Former Pool:Buster Crabbe resin and steel 30'x15' oval 52" ABG pool Pentair sand dollar filter 1.5 Pentair Dynamo pump13,500 gallons

  6. Back To Top    #6

    Re: To Dive or Not To Dive

    this is something that was a dilema for me last year. the pool builder recommended a sports pool going 5 or 6 feet right across. I dont like slides or diving boards as I fear injuries to my kids but I know that my 5 and 7 year old love to jump in the pool and go under water for dive sticks.

    So for us we decided on a 3.5 to 8 foot deep end so they can jump and dive without the worry of someone hitting there head at the bottom of the pool and with no dive stone, board etc we hope to have lessened the risk of injury.

  7. Back To Top    #7

    Join Date
    Feb 2008
    Dallas, TX

    Re: To Dive or Not To Dive

    We compromised on our pool and built an L without a diving board.

    The | part of the L is a diving pool profile, 8 1/2 feet at the deep end.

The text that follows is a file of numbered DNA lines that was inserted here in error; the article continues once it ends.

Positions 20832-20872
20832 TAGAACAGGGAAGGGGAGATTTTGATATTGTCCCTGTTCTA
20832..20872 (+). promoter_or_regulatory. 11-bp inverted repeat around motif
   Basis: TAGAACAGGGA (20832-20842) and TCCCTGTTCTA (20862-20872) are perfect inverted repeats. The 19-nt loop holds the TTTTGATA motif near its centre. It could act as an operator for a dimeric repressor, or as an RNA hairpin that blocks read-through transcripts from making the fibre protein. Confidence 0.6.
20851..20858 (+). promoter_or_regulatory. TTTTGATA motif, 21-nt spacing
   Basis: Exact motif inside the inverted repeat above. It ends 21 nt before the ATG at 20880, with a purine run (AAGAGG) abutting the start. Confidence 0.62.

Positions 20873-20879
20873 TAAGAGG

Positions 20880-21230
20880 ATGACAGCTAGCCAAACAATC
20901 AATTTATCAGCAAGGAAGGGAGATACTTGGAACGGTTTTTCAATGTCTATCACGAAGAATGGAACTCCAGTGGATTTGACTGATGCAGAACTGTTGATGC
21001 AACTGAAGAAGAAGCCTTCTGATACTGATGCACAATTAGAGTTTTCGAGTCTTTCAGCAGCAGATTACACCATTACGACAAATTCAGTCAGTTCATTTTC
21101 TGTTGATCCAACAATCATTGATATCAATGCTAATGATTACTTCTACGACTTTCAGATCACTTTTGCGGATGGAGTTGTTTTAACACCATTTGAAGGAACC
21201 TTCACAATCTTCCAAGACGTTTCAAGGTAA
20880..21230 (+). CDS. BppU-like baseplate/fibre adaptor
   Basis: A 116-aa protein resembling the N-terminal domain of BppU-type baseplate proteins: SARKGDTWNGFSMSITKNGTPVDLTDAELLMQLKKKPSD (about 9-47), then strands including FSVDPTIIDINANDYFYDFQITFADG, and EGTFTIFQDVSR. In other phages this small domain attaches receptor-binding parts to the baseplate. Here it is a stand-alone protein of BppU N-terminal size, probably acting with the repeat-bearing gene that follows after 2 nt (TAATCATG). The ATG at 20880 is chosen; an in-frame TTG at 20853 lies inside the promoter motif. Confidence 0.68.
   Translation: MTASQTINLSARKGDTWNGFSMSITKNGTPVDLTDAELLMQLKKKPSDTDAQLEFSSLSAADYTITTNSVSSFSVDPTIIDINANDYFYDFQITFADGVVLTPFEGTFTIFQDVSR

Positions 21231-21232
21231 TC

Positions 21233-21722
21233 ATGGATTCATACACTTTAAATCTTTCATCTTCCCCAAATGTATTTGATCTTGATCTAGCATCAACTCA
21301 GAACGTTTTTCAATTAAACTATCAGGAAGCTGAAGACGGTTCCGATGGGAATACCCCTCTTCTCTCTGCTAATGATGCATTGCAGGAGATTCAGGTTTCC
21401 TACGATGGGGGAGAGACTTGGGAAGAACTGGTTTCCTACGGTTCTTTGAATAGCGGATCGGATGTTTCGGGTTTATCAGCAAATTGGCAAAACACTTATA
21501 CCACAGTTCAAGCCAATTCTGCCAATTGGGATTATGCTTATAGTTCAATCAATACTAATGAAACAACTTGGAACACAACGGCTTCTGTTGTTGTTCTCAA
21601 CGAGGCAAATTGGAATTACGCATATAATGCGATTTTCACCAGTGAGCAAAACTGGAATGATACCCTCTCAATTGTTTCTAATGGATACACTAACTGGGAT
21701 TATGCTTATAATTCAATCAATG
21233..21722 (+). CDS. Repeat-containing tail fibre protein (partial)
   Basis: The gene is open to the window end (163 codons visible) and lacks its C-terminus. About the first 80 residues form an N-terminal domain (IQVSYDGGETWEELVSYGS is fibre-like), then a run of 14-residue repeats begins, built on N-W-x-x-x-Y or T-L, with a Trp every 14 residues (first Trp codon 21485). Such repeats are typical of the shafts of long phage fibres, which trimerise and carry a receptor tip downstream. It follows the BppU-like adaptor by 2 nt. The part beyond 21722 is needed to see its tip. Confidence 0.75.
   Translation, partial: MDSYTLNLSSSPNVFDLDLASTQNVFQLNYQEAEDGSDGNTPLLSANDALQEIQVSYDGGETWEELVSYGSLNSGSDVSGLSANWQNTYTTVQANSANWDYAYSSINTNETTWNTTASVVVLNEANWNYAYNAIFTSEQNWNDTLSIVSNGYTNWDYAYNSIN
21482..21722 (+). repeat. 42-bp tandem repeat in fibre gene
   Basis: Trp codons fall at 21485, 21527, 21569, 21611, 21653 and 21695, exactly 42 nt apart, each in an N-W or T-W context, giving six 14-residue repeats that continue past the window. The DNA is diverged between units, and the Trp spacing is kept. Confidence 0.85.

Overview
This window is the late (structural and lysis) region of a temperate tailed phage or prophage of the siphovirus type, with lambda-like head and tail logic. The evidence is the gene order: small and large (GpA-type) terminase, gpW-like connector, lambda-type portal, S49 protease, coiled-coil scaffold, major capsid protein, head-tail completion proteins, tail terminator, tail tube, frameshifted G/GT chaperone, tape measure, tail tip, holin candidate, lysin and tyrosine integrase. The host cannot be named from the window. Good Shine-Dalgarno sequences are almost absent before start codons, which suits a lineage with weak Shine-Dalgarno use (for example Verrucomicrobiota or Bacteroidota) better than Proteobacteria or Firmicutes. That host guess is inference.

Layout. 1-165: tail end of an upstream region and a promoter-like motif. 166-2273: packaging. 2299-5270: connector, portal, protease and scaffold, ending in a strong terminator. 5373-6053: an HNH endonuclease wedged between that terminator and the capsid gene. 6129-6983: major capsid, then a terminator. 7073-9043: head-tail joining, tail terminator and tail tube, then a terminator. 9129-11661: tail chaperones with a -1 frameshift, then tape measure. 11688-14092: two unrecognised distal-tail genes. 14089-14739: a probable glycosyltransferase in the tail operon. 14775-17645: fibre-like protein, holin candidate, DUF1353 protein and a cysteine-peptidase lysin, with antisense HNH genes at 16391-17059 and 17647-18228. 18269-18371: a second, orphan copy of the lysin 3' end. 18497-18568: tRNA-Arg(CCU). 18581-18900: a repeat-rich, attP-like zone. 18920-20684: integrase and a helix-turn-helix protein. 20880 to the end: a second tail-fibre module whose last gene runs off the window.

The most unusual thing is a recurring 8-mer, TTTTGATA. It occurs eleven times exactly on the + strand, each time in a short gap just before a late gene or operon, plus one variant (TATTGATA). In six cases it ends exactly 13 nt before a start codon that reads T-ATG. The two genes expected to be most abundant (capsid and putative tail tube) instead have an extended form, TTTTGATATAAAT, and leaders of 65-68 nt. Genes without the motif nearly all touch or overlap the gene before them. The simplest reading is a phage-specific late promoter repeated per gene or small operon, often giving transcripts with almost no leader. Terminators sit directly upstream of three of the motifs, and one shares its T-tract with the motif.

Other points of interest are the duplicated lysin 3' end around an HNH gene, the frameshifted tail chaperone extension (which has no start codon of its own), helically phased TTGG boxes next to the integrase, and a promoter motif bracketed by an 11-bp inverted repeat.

The _ part of the L starts at 3 1/2 feet (with stairs in one corner) and slopes gently to the shallow (ok, less deep) end of the |.

    This layout allows diving off the edge as well as volleyball. It was the biggest pool we could fit in the yard. There aren't many pools like this, but I am very glad we chose this shape. I highly recommend the L shape if you want to be able to dive, cannonball and play.
    31000 Gal IG L-shape w/ spa, Riversand finish (PebbleSheen clone)
    Jandy 60 sq ft DE, 2.5 HP (uprated) Stealth pump, Polaris 280 w/ booster, Jandy PDA PS4 controller

  8. Back To Top    #8
    Richard320's Avatar
    Join Date
    Jan 2010
    San Dimas, CA (LA County)

    Re: To Dive or Not To Dive

    I was about to start typing but had a sense of deja vu so I did a quick search. So you can read my opinion and someothers in this old thread. And I don't have to type as much.
    16K freeform gunite with spa; Pentair 4000 DE filter; Century Whisperflow 1 HP; Pentair Minimax heater.